short-term certificates of deposit and from the central bank's emergency funding window. Borrowing from the central bank costs the banks 10.25 percent, whereas a 10-year bond yields them only 8.4 percent.
As a consequence of such skewed bank balance-sheets and tight monetary conditions, companies have found raising working capital both expensive and scarce, said Atul Joshi, chief executive officer of India Ratings.
"The banks take away the lion's share of short-term funding," he said, adding that the central bank measures have been ineffective. "They have not had the desired impact on the rupee and the flipside is the bond market has come to a complete standstill. There are no placements and no trading."
Rates on three-month commercial paper, which businesses use to raise short-term funding, have jumped 400 basis points to around 12.4 percent since mid July. Scarcely any new commercial paper has been issued since July, traders said.
Economists fear India will be forced to slow down for several reasons, not just because businesses are starved of capital. As authorities push for import controls and higher duties to crimp imports and therefore bring the current account deficit down, there would be consequences for the economy.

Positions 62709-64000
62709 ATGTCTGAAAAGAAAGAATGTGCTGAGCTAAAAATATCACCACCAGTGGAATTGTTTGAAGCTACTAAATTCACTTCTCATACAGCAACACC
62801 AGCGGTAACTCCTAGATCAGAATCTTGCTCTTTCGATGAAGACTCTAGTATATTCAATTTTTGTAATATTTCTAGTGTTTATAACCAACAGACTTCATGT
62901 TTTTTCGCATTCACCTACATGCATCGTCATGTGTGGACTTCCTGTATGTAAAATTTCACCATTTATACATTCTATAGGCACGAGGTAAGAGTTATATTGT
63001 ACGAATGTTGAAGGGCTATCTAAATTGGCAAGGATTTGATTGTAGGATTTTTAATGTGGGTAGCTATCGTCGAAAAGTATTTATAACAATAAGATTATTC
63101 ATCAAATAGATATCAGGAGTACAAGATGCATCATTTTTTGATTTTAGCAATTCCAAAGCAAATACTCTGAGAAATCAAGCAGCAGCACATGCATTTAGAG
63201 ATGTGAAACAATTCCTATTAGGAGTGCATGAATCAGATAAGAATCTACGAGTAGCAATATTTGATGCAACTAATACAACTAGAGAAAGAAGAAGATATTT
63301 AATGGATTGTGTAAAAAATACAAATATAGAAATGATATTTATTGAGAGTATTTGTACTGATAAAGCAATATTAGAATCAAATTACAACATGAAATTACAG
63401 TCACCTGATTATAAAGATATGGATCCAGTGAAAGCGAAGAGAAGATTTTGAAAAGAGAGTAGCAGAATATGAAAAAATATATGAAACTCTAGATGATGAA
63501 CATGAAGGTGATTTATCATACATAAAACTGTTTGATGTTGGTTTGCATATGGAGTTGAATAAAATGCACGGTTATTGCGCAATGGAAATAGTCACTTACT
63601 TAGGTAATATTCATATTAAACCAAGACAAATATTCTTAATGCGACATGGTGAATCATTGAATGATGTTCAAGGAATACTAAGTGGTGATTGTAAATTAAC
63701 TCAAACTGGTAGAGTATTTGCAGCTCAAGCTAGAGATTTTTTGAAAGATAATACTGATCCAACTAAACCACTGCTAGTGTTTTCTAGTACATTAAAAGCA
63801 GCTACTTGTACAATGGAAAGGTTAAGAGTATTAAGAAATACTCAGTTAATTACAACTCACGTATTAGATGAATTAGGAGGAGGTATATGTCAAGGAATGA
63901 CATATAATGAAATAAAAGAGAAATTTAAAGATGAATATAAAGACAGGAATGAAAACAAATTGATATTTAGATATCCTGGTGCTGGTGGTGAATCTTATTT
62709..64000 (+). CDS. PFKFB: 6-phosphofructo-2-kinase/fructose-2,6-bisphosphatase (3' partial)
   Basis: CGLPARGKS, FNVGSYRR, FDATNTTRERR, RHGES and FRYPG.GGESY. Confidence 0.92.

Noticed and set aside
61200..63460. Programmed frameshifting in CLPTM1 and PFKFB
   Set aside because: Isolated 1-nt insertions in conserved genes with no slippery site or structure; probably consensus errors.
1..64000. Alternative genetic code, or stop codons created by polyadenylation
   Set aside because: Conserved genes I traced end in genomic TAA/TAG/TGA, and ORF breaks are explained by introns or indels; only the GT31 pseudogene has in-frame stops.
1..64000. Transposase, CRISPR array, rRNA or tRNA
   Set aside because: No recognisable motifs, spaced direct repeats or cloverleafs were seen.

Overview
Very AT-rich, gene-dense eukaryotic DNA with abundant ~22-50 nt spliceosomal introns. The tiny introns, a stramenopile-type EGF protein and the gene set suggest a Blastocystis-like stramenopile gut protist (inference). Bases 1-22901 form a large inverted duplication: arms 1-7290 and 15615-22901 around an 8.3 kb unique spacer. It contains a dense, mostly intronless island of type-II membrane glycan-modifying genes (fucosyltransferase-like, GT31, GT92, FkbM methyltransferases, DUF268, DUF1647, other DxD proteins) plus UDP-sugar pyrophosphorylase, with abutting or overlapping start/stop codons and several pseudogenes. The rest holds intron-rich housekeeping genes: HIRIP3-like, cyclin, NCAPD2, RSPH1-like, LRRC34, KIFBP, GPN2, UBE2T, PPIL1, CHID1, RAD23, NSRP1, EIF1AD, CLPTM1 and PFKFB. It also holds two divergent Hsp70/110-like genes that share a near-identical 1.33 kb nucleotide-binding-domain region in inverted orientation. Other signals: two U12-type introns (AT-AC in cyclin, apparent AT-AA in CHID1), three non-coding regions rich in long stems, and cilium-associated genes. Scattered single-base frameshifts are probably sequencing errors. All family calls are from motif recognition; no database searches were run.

"We maintain that India's GDP growth is headed for a far steeper decline than the already muted expectations, as the impact of the currency, current account-deficit-related damage has barely started," Jefferies said in a note this week.
If the current account deficit, currently 4.8 percent of GDP, was reduced by 300 basis points, "India's GDP could head to sub 1-to-2 percent growth with massive pain likely for banks," Jefferies said.